Election 2000: Sen. McCain Faces Tough Question on AbortionAired January 26, 2000 - 1:22 p.m. ET
THIS IS A RUSH TRANSCRIPT. THIS COPY MAY NOT BE IN ITS FINAL FORM AND MAY BE UPDATED.
FRANK SESNO, CNN ANCHOR: The other big story of the day involves another Republican, Senator John McCain, and his views on a tough topic, abortion.
Correspondent Jonathan Karl traveled with McCain here in New Hampshire, this morning. He joins us now with the story -- Jonathan.
JONATHAN KARL, CNN CORRESPONDENT: Well, Frank, you know, there's been increasing attention paid to this abortion issue since Steve Forbes parlayed a better-than-expected -- got a better-than-expected second-place finish in Iowa with his strong, forceful anti-abortion rhetoric. Well, now everybody's asking the candidates about their positions on abortions, the subtleties. Today, riding on his Straight Talk Express with a handful of reporters, John McCain was asked what he would do if his 15-year-old daughter, Megan, became pregnant and wanted to get an abortion.
Here was his response:
(BEGIN VIDEO CLIP)
SEN. JOHN MCCAIN (R), PRESIDENTIAL CANDIDATE: No I would discuss this issue with Cindy and Megan, and this would be a private decision that we would share within our family and not with anyone else. Obviously, I would encourage her to bring -- to know that that baby would be brought up in a warm and loving family. But the final decision would be made by Megan with our advice and counsel.
(END VIDEO CLIP)
KARL: McCain was asked if that contradicted his position of being anti-abortion. This is what he said:
(BEGIN VIDEO CLIP)
MCCAIN: I don't think it's the choice position to say that my daughter and my wife and I will discuss something that is a family matter that we will have to decide. If that's viewed as pro-choice, I think -- well, you know.
QUESTION: But the option is that she would have an abortion.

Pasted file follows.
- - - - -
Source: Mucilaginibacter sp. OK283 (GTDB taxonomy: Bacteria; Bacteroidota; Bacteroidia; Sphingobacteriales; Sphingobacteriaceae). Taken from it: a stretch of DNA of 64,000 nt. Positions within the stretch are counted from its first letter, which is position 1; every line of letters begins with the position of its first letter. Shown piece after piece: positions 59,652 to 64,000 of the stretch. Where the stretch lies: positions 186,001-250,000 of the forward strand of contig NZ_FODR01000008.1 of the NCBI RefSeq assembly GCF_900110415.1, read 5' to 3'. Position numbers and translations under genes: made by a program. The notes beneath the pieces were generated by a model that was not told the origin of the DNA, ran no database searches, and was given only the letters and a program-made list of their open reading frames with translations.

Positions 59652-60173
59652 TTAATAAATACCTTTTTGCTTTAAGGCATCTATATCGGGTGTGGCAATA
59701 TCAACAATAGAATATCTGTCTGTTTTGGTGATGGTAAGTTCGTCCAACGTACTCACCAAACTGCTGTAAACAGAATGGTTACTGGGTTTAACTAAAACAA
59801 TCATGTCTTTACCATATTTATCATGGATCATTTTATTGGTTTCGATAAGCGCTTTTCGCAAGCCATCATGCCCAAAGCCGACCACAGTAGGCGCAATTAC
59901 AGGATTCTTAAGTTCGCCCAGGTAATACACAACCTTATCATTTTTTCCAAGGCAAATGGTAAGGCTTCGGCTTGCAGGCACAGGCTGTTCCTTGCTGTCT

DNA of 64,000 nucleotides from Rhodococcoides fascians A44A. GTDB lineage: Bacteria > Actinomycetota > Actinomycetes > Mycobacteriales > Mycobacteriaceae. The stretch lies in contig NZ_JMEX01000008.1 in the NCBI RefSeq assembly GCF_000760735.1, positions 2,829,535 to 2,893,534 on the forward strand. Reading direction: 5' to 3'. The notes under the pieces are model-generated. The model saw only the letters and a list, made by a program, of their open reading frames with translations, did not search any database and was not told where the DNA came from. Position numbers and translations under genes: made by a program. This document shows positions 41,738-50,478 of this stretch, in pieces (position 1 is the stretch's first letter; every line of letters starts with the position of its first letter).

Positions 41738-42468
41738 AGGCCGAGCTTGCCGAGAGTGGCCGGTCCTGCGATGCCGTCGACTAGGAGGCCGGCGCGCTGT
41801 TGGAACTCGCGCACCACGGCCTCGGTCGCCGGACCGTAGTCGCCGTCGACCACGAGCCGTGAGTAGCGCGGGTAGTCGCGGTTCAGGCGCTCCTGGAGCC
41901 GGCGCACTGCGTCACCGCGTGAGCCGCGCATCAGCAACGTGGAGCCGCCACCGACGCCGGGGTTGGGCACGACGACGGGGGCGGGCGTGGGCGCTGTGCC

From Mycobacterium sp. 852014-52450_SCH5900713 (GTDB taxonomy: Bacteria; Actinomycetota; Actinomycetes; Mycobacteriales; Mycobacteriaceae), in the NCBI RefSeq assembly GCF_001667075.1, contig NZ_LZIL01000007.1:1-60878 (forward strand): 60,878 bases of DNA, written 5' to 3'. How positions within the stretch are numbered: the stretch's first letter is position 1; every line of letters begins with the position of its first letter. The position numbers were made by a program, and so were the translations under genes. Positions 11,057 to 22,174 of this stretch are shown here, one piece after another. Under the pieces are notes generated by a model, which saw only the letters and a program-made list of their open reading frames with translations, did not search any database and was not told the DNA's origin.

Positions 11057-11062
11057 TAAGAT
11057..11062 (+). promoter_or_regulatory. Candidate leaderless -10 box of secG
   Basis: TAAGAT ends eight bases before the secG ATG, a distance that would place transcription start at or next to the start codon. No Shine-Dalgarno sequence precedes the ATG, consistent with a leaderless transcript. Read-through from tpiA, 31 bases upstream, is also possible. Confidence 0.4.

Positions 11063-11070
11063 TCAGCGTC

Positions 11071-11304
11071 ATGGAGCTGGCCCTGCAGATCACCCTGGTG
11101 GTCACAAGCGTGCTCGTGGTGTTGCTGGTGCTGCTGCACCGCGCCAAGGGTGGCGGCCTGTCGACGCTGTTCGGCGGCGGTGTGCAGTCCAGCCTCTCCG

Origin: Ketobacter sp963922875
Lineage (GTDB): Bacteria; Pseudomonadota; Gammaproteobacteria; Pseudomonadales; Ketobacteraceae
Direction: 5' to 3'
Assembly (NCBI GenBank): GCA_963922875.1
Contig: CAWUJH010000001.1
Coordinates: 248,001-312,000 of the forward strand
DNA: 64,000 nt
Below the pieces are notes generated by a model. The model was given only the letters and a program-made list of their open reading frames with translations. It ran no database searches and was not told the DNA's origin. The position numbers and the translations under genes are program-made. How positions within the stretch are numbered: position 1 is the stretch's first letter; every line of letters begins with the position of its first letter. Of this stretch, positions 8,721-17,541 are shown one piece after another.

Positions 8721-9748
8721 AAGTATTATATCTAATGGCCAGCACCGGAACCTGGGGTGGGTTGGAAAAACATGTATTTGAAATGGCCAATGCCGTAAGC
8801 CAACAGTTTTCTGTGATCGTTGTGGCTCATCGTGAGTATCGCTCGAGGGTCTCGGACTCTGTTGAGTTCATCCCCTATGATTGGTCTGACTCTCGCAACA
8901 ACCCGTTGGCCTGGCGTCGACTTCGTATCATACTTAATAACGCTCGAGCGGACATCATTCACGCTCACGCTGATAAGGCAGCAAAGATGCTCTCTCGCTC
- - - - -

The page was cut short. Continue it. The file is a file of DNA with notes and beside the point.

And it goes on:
MCCAIN: I'm not going to talk about what I'm going to do with my daughter in the most personal and painful kind of a situation that I can imagine outside of a terminal illness. I mean, really.
(END VIDEO CLIP)
KARL: Within an hour, the McCain campaign was rushing a clarification to reporters. They were saying that what McCain meant to say was that if his daughter wanted to have an abortion, that would be a family decision, not the decision of his daughter alone.
Now, his response, both initially to the question and his clarification, is not pleasing some anti-abortion groups. The American Life League is saying this contradicts what he says is a pro- life position, although interestingly, a group here in New Hampshire, the affiliate of the Coalition of Right to Life, is saying that this is a personal matter. What they're more concerned about is where McCain stands about -- on the issue.
SESNO: They're saying it's a personal matter. They're also saying the question is somewhat theoretical, and question as posed, as I understand, Jonathan, was if you're daughter became pregnant, it wasn't layed out as to how that might have happened.
KARL: Exactly. We've seen this question come up in the past where candidates have been asked, if a family member were raped how would you respond. That has not the way this question was put; it was very specific: if your daughter became pregnant -- no mention of circumstances -- and she wanted to have an abortion, what would you say.
KARL: You expect it to come up at the debate tonight?
KARL: I imagine that the abortion issue certainly will.
SESNO: All right, thanks, Jonathan Karl.
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